Gaming Monitors vs. TVs: Pricing
Pricing can be tricky as TVs and gaming monitors fall between budget and high-end products with different features.
Buyers who prioritize screen size may find the TV more valuable because they can choose much lower-end options than gaming monitors. Gaming monitors, on the other hand, often have much better features, including faster refresh rates, better response times, and adaptive sync support.
Hot spots for many gaming monitors are typically between $399 and $799. For example, Gigabyte M28U offers 4K/144Hz gaming with stable features for only $649while you can take 32-inch M32U for $749.
That’s almost the same amount LG A1 OLED – although if you want an OLED display with variable refresh rate support, black frame insertion and better overall brightness, LG 48-inch C1 starting at $1099. You can invest in a cheaper 4K TV, like Samsung Q60A QLED 50 inchbut TVs in this price range typically don’t support 4K/120Hz gaming, have full HDMI 2.1 functionality, and often have greater input lag.
Other factors to consider
Design – Most TVs have a rectangular shape optimized for 16:9 aspect ratio. Players looking for ultra wide screen or aesthetic features like RGB lighting can instead look at the gaming monitor.
Connection – It is always wise to make sure that your TV or monitor has compatible ports to support your PC or console. HDMI 2.1 ports are a must-have feature for console gamers who want 4K resolution, and they’re found on most current monitors and TVs made in 2021 or later. DisplayPortMeanwhile, most TVs are nowhere to be found because most audio and video devices are built on the HDMI standard. Most TVs are built in WIFI and a Network port for functions like smart TV apps, game streaming, and more.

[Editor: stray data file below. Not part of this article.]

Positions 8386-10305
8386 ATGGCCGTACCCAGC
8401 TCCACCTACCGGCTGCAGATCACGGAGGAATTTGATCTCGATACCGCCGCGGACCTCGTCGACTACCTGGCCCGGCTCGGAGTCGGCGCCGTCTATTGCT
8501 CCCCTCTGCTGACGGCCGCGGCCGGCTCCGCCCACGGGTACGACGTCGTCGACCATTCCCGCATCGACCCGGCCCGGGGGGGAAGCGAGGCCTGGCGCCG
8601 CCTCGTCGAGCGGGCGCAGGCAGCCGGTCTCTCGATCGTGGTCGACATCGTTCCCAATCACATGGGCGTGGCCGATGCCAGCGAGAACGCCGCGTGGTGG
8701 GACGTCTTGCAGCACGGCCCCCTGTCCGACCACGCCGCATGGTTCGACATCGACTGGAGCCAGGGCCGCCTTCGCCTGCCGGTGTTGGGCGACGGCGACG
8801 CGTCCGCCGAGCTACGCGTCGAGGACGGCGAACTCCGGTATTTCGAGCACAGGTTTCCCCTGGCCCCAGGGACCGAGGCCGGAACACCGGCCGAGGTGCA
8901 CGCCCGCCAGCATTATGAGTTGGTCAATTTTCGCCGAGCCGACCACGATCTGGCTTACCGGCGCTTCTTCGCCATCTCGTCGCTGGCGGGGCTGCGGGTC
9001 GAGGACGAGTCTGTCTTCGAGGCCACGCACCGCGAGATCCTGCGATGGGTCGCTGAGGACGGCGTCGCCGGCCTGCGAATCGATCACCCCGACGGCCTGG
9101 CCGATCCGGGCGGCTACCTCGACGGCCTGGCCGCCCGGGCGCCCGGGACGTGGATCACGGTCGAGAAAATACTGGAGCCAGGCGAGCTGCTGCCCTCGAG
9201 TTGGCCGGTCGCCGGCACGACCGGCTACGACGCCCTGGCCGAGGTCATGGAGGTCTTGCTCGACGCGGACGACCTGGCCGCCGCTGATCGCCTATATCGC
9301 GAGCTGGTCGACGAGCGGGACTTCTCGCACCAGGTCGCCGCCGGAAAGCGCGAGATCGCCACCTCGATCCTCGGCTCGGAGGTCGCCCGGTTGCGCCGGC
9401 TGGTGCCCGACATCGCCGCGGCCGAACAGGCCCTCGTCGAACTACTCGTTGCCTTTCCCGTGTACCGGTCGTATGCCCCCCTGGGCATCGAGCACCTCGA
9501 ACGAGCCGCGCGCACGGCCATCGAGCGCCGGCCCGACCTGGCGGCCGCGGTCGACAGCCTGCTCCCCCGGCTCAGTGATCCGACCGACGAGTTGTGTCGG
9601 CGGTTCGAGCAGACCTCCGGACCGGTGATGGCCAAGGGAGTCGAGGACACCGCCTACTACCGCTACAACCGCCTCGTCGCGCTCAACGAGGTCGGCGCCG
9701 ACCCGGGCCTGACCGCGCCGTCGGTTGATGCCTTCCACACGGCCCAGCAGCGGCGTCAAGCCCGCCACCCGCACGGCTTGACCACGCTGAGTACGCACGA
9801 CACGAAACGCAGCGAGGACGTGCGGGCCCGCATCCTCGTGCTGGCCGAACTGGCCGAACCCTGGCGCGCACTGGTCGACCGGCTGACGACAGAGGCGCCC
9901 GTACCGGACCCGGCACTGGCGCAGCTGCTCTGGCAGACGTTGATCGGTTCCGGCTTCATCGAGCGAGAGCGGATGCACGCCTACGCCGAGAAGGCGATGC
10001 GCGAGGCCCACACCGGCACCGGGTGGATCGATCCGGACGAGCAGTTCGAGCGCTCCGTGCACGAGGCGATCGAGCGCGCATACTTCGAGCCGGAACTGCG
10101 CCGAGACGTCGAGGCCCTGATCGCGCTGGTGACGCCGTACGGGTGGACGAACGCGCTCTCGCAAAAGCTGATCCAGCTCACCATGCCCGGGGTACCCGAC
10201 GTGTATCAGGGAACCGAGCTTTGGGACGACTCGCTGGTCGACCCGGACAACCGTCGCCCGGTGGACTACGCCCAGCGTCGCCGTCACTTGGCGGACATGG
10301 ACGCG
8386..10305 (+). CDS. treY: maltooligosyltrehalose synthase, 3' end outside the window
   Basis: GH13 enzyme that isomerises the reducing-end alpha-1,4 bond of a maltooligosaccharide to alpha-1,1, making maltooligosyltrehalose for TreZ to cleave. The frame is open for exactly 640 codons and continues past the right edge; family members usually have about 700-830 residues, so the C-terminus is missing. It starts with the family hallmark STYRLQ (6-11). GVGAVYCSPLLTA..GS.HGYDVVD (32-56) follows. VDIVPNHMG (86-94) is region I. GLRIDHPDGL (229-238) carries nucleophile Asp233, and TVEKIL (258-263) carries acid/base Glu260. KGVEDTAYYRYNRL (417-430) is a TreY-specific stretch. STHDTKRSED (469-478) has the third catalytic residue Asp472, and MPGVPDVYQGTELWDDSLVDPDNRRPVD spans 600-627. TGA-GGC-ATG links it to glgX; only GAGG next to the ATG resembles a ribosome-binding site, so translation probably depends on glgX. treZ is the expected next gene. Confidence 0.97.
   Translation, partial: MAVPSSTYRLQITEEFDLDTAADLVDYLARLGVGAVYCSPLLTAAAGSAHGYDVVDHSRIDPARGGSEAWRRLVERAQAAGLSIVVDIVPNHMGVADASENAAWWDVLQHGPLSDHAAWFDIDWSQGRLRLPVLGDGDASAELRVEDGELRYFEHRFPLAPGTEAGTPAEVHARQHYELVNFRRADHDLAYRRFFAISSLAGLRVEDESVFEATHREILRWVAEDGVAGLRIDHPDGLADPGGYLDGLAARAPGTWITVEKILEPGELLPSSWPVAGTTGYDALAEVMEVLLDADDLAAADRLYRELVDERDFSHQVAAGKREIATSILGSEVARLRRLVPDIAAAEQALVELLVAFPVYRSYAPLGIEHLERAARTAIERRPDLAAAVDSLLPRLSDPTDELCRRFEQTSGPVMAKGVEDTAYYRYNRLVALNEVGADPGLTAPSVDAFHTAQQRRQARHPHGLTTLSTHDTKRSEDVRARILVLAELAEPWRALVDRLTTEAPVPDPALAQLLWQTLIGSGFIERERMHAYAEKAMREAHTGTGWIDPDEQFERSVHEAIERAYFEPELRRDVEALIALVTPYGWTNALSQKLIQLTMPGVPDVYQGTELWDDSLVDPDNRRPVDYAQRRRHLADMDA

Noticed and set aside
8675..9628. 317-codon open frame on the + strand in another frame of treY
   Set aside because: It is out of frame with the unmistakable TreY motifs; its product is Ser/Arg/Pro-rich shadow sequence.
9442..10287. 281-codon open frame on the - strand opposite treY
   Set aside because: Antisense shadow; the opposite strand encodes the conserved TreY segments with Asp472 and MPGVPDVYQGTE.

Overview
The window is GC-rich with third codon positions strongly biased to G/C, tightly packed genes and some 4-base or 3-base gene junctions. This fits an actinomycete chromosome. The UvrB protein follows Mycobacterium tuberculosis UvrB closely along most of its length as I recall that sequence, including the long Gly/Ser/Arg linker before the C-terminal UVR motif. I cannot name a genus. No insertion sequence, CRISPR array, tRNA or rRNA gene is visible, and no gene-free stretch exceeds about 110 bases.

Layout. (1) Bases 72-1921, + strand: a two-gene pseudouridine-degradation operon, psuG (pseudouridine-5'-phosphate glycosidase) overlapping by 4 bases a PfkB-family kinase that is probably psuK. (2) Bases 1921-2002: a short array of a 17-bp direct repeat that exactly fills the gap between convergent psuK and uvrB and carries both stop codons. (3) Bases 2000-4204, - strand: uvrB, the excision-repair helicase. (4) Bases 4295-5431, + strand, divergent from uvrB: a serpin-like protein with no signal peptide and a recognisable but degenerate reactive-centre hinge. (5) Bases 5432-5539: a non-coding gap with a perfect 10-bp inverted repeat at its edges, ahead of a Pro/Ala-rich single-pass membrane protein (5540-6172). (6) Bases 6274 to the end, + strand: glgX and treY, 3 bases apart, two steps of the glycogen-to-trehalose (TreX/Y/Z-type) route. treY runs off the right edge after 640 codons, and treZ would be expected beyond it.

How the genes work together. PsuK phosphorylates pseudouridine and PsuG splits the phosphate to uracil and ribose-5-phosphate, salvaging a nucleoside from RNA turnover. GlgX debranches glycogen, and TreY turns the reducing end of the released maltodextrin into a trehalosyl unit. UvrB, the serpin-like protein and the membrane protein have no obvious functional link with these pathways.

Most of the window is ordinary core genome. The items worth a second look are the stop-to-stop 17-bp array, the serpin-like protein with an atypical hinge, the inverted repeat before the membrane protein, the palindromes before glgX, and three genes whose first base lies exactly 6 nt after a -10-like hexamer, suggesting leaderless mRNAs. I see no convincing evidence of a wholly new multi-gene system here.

Response time – Response time is how long it takes for a pixel on the screen to go from one color to the next and then back again. Gaming monitors have some of the fastest response times with most manufacturers claiming around milliseconds, although actual numbers are often higher. TVs typically have higher response times than monitors, but buyers can turn on game mode to reduce response times while they’re playing.
Use – Buyers who play casual games and mainly use their monitors to stream shows and other media might be better off with a TV because they won’t need so many player-focused features. Hardcore gamers who only use their monitor for gaming should consider using a gaming monitor for higher refresh rates and adaptive sync.
There is no clear winner and choosing the best one depends on your requirements and budget.
TVs are larger in size, but most do not support high refresh rates beyond 120Hz. However, TVs are better at creating an immersive environment, and they’re better suited for HDR content thanks to advancements like quantum dot layers and OLED panels. And if you’re mainly focused on console gaming, or your PC isn’t capable of running games faster than 120fps, then 120Hz might be all you need.
Monitors are typically smaller than TVs, but they have faster refresh rates and other features optimized for gaming performance. While they lack the brightness and contrast ratios of many TVs, they generally have better response times and can often be more accessible and affordable.